A young Afghan journalist, Jawed Ahmad, just spent 11 horrific months in US military detention at an air base near Kabul, Afghanistan. Almost a year ago, a press officer from an American military base asked him to come talk. Assuming it was for business, the reporter went to a base, where he was then surrounded by 15 people, dropped to the floor, and taken to prison. They accused him of having contacts with and supplying weapons to the Taliban. He explained that the contacts were a result of his journalism, but he was still flown to the Bagram air base, where the US holds 600 prisoners defined as unlawful combatants.
Jawed sat down with BBC to talk about his experience. Here are some excerpts.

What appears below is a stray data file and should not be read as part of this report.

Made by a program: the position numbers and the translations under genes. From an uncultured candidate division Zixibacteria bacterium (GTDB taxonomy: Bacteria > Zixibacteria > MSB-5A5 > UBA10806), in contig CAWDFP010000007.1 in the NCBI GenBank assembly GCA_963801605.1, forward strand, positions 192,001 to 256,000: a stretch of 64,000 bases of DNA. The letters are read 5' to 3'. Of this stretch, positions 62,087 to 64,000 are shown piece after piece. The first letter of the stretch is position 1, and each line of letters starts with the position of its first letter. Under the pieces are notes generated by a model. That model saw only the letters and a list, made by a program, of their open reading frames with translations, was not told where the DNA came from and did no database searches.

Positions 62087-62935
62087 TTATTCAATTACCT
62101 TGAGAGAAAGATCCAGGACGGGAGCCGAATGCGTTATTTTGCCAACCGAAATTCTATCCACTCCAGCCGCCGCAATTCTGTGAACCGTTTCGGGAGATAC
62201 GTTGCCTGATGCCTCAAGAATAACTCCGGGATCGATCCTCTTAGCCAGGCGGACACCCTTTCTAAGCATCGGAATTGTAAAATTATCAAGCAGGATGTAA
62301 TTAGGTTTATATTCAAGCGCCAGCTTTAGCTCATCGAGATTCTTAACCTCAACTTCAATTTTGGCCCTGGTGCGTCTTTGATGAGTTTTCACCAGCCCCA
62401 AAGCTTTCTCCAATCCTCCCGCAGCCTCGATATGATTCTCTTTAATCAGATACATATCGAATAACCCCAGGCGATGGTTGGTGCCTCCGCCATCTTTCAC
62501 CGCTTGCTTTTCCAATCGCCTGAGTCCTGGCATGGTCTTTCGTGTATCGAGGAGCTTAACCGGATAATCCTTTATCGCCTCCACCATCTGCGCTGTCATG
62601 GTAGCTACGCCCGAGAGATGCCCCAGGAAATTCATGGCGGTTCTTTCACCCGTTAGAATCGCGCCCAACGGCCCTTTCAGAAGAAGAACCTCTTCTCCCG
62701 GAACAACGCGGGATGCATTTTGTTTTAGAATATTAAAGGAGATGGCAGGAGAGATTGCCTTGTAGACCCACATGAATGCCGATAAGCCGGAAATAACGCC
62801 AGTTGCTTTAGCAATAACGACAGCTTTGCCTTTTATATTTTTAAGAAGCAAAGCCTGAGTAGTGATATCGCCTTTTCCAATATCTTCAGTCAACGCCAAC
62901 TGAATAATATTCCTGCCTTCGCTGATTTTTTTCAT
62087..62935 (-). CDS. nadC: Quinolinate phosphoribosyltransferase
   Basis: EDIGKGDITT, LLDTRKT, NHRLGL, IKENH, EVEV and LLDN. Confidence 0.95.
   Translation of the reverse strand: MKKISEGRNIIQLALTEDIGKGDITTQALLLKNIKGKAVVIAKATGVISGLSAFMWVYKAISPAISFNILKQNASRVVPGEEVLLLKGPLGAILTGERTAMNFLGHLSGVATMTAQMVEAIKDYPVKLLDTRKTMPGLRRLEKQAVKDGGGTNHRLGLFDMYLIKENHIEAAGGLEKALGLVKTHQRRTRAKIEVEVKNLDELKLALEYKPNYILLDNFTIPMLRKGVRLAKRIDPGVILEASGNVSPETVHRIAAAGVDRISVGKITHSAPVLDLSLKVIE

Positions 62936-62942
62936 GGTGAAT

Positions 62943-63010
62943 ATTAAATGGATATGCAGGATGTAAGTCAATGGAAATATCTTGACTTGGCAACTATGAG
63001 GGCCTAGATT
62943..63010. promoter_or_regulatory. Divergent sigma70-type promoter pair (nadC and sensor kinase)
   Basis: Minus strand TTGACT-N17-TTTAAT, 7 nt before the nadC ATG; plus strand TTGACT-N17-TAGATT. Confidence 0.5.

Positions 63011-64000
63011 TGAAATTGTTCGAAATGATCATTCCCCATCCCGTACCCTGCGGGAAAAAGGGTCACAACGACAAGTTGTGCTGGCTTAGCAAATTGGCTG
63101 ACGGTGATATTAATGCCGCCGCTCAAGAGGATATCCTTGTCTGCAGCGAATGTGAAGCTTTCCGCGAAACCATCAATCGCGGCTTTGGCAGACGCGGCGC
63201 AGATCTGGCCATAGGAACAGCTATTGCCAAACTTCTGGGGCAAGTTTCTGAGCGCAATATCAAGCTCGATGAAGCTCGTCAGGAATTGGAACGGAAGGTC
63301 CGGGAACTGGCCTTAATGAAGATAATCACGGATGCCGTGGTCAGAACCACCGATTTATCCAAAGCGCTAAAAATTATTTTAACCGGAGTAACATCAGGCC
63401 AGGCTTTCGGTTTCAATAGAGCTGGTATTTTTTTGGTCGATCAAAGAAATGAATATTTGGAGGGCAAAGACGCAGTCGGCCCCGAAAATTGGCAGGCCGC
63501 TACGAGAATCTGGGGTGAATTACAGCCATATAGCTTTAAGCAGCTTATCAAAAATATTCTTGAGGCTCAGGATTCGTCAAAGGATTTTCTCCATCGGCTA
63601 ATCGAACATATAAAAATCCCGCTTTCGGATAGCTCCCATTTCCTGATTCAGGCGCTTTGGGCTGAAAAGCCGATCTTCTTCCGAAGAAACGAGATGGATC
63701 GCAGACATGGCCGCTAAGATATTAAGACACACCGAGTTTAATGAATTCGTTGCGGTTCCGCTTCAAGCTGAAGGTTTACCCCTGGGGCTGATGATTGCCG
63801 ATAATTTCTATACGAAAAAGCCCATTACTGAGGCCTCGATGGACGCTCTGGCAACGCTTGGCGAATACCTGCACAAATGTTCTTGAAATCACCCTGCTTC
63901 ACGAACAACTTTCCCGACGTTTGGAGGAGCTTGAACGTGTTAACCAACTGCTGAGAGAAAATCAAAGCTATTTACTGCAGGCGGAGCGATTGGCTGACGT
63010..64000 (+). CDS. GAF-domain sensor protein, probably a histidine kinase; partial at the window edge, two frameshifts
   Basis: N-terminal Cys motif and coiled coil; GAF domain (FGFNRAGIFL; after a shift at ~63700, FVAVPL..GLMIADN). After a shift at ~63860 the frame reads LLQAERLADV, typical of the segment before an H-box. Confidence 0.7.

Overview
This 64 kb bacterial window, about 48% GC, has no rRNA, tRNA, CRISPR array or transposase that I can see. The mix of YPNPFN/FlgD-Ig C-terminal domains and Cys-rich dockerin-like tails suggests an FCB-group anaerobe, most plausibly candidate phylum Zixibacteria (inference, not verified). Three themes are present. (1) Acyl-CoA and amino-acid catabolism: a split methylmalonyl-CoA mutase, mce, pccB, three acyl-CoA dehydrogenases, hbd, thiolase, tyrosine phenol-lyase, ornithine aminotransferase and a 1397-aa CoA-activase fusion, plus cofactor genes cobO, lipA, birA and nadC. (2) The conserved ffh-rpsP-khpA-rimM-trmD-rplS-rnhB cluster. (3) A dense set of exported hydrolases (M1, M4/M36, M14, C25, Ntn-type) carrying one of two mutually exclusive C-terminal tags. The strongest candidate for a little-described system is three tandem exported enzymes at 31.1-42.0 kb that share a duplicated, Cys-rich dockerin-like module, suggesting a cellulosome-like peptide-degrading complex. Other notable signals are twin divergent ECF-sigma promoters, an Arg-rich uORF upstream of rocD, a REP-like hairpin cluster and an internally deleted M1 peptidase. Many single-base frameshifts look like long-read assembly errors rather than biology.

- After being flown to the detention base, "they stood me in snow for six hours. It was too cold — I had no socks, no shoes, nothing. I became unconscious two times."
- "For nine days they didn't allow me sleep. I didn't eat anything — it was a very tough time for me."
- Guards told him: "you know what? . . . There is no right of journalists in this war."
For more of Jawed's account,
- Jawed says he was put into solitary confinement after the New York Times wrote about his incarceration.
- Other prisoners told Jawed that the guards mishandled the Koran. "They didn't do it only one time, not two times, they did it more than 100 times. They have thrown it, they have torn it, they have kicked it."
Just today, newly released documents suggest that in 2002, senior White House officials played a central role in deliberating whether the CIA could legally use harsh interrogation techniques such as waterboarding. Hopefully the US will take steps to investigate its potential use of torture, and Jawed's disheartening claims, as such actions cannot help the US's position in the Middle East.